Beethoven’s Coriolan and its Creative “Moment”
Critics from E. T. A. Hoffmann onward have struggled to reconcile the suspensefulness of Beethoven’s Coriolan overture (1807) with the “reflective” tone of the tragedy that inspired it, Heinrich von Collin’s Coriolan (1802). The uncertainty surrounding the overture’s origin—and the absence of sketches documenting the creative process—has allowed for much speculation about Beethoven’s intentions. Many have argued that his inspiration may not have come from Collin’s tragedy at all, but rather from Shakespeare’s Coriolanus. This notion has had a decisive influence on the overture’s reception history, shaping the interpretations of Richard Wagner (1852), Donald Francis Tovey (1936), and Lawrence Kramer (1995), among others. More recently, Steven M. Whiting (2013) and Jonathan Kregor (2015)—anticipated by Paul Mies (1938)—have sought to read the overture in light of the drama to which it was originally attached. Whiting makes a persuasive case for taking Collin’s play seriously; however, his programmatic reading of the overture presupposes a level of congruence between the drama and the music that goes beyond what was typical during the period.
As Antoine Hennion (2003) has observed, artistic creation is not governed by the artist alone but is rather a form of “collective work.” Artistic creation is “far more widely distributed” than traditional models of authorship imply, taking place “in all the interstices between…successive mediations.” Collin (or Shakespeare for that matter) was hardly the first to engage with the Coriolanus story, and multiple versions of it—across several different media—were known in Vienna in the early 1800s. Taking a wider view of the creative process, this paper examines the mediating influence of this multimedia context on the composition and early reception of Beethoven’s overture. In addition to new editions of Plutarch and Livy, modern histories of Rome such as Vertot’s Révolutions romaines (German translation: Vienna, 1802) imbued the subject matter with political urgency. Meanwhile, paintings such as Heinrich Füger’s depiction of the confrontation between Coriolanus and his mother (Vienna, 1803–5), supplied poignant moral and sexual commentary. In contrast to well-known portrayals of this scene by Le Sueur (1638–9), Poussin (c. 1652), Le Barbier (1764), Kaufmann (1765), and others, Füger’s painting reflects a complex gendering of female and male heroism that resonates with Beethoven’s own interest in the feminine heroic at this time (see Matthew Head, 2006/2013). Documenting a Coriolan “moment” in Vienna circa 1800, this paper opens up a new perspective on the overture’s many possible meanings for its early listeners and suggests a new way of thinking about its programmatic design.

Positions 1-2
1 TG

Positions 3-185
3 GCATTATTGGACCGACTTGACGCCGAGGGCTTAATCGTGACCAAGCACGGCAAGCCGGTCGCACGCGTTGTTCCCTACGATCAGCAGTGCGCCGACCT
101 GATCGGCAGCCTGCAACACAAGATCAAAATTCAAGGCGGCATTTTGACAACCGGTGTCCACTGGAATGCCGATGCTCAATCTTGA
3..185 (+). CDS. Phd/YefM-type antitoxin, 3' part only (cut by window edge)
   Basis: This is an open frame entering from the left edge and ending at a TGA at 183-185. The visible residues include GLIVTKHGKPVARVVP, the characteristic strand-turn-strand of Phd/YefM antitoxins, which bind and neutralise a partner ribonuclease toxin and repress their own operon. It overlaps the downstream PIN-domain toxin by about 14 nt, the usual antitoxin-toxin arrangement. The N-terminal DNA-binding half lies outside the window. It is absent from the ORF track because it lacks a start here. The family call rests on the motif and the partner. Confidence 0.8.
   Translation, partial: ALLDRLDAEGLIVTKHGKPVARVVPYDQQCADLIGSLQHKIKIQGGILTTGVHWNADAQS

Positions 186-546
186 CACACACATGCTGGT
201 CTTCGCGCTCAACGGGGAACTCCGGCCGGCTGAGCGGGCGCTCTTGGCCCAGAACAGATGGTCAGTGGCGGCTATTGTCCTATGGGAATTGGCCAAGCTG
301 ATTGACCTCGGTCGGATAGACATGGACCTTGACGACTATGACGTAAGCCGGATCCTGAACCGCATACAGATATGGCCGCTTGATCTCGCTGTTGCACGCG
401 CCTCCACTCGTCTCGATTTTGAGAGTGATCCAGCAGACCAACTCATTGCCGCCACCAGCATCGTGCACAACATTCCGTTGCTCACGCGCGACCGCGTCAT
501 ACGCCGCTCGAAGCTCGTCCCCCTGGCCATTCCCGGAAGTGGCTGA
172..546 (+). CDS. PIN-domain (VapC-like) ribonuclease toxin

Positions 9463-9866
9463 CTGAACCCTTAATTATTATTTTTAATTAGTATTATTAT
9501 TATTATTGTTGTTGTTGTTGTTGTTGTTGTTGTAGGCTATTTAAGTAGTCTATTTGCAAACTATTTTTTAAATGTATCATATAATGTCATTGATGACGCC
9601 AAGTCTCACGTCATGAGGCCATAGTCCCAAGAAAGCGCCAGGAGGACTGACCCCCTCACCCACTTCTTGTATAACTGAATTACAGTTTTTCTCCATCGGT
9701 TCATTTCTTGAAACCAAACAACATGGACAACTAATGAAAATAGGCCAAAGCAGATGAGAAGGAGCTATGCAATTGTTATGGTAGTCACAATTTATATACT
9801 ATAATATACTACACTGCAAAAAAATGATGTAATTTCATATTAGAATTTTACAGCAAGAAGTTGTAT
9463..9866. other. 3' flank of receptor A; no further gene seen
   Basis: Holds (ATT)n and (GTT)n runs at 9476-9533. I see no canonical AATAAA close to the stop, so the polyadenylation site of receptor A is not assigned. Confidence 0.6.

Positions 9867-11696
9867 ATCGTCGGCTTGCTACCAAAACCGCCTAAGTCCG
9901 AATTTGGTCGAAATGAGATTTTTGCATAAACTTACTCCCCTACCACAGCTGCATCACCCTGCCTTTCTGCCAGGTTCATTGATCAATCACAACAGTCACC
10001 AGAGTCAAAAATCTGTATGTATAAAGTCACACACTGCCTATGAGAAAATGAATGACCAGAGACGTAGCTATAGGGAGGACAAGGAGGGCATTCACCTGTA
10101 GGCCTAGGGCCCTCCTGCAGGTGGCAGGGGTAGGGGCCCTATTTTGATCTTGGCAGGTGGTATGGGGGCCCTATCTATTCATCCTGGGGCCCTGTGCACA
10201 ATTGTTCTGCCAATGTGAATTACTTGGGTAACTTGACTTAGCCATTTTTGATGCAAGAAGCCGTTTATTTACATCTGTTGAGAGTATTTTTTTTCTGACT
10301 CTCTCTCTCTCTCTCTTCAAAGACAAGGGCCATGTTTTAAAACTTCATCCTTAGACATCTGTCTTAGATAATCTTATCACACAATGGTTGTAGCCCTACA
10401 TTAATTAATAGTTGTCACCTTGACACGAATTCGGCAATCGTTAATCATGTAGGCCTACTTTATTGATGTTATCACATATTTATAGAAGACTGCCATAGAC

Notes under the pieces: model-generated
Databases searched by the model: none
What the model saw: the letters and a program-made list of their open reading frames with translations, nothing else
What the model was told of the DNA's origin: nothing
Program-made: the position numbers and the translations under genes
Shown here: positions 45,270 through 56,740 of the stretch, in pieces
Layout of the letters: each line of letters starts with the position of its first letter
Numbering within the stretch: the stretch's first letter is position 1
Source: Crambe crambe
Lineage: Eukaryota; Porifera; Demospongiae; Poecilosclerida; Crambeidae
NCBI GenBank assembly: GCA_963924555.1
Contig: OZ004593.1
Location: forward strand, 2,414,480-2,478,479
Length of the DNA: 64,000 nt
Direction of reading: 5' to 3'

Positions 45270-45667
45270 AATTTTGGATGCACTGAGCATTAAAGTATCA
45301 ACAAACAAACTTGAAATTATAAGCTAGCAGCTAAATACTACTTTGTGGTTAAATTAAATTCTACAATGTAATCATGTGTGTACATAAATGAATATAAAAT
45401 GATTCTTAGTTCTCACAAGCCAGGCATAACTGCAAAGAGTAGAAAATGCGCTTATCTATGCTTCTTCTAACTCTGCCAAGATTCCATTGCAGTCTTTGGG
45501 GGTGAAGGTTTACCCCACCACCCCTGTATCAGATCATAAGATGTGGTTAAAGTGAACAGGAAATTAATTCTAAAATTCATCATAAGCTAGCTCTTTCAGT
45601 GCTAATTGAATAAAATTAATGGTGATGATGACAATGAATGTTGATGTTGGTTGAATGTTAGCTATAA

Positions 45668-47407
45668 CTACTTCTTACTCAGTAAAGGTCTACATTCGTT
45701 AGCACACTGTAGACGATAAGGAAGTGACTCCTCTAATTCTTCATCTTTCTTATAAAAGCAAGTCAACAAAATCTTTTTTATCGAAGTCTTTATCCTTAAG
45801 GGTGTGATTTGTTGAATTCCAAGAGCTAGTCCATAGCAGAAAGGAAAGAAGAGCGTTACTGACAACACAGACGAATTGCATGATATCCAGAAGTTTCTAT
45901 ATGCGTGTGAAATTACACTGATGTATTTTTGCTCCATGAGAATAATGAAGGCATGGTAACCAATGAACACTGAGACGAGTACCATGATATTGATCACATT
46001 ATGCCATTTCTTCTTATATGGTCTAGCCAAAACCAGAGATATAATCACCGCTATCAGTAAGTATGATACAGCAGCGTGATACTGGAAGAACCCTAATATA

Pennsylvania State University, USA
He teaches music history at the Pennsylvania State University. A specialist in late 18th- and early 19th-century music, he received his PhD in musicology with a concentration in performance practice from Cornell University in 2012. His work has been published in Music and Letters, the Journal of the American Musicolo- gical Society, Studia Musicologica, and elsewhere. He co-edited the multidisciplinary volume Music and Diplomacy from the Early Modern Era to the Present (Palgrave Macmillan, 2014). An Associate of the American Guild of Organists, he is an active performer on early and modern keyboard instruments.